It’s time to do a virtual visit to Spain. This next year, I’m looking forward to being a part of the new #WorldWineTravel group of writers. This first year we will be focusing on Spain. I thought I would get a little head start and make sure we included a Spanish wine in our 12 Days of Wine 2020 celebration. Where better to begin than Rioja?
This is undoubtedly the most famous region for red wines in Spain. Rioja is known for its outstanding Tempranillo based wines and produces almost 1 sixth of the countries DO level wine. They became Spain’s first designated DO region in 1925 and were the first region elevated to its Calificada status as a DOCa status in 1991.
The region is in north-central Spain in the Ebro River Valley. Most of the region is within the Province of La Rioja, but some vineyards cross over into the Provinces of Navarra and bits of the Basque Region.
Winemaking dates back 2000 years in Rioja, but it was not until the late nineteenth century when new techniques were introduced to the region and then the French came south trying to escape the grasp of phylloxera and the Bordeaux style of aging became prevalent in the area.
There are 3 regions in Rioja, Rioja Alta which is the furthest west and higher in elevation, Rioja Alavesa which sits north of Rioja Alta and mostly north of the Ebro river that runs through the entire region. Rioja Oriental (or Rioja Baja) sits to the east of the region in a much lower area.
Styles of Rioja
Yes, there is white and rosé made in the area. Viura being the primary white wine. But by far Tempranillo is the star of the area.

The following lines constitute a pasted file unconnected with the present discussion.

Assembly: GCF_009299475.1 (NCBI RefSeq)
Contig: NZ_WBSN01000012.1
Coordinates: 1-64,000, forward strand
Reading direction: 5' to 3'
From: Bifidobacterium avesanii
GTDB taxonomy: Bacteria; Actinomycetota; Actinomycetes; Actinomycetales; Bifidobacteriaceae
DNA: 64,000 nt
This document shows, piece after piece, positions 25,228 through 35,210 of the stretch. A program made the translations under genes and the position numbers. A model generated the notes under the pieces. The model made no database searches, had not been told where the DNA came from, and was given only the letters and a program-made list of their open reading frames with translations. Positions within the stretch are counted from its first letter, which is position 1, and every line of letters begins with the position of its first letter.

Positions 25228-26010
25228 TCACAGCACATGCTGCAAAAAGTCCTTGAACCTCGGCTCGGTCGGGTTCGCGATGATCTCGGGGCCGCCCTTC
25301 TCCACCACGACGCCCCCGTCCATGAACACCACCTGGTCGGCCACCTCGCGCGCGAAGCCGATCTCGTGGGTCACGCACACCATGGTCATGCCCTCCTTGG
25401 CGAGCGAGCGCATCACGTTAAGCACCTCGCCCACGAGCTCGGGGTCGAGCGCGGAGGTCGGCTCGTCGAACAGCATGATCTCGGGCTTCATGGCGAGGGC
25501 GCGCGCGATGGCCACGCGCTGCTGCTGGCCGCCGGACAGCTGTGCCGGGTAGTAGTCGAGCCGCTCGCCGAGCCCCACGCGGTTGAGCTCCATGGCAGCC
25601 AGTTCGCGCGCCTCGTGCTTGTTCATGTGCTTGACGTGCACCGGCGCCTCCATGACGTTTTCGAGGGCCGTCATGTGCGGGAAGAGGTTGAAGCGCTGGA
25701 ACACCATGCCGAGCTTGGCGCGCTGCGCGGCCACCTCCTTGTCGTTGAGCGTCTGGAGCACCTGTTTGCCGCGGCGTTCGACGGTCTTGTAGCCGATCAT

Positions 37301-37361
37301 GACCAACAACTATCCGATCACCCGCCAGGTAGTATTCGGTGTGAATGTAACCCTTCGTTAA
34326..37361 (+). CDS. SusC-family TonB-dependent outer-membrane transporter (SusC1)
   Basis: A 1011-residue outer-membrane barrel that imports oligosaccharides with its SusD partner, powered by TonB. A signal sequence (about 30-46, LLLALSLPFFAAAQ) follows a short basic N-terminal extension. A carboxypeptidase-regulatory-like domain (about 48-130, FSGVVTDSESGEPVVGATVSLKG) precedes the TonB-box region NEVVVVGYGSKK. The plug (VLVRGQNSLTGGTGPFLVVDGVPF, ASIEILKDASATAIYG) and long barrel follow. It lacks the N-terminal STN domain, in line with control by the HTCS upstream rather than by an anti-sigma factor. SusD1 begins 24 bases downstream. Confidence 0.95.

Spanish wines are broken into 3 quality levels by aging requirements. Rioja ups the ante on this:
Crianza: Minimum 12 months in barrel and 24 months total aging (up from 6 months in barrel for other Spanish red wines)
Reserva: 12 months in barrel and 36 months total aging (this is the same as other Spanish reds)
Gran Reserva: 24 months in barrel and an additional 36 months in bottle to total 60 months of aging before release. (This is up from the 18 months barrel time for other Spanish reds).
Most are aged in American Oak, although some producers are using French oak. French oak is noted for higher tannins while American oak imparts flavors of vanilla, coconut, and dill. American oak is denser also (a board can weigh twice as much as the same size French oak board)
Herederos del Marqués de Riscal
Perhaps you’ve seen photos of their City of Wine, the centerpiece of which is the spectacular building by Frank O. Gehry that swirls in pink and gold and silver in Elciego. The Spanish do love to dot their landscape with innovative eye-catching architecture and this building is spectacular.
The winery itself has been around since 1858 and is now found in over 110 countries. It is perhaps the most easily found Spanish brand of wine in the world.
This is a winery with a history of high-quality international award-winning wines. Those awards started rolling in, soon after its inception. You can read more about their history and see their spectacular City of Wine here.
In addition to their Rioja wines, they also produce wines from Rueda, Castilla y Leon, and Getariako Txakolina.
But, perhaps their most well-known wine is…
Marqués de Riscal Rioja Reserva D.O.Ca. Rioja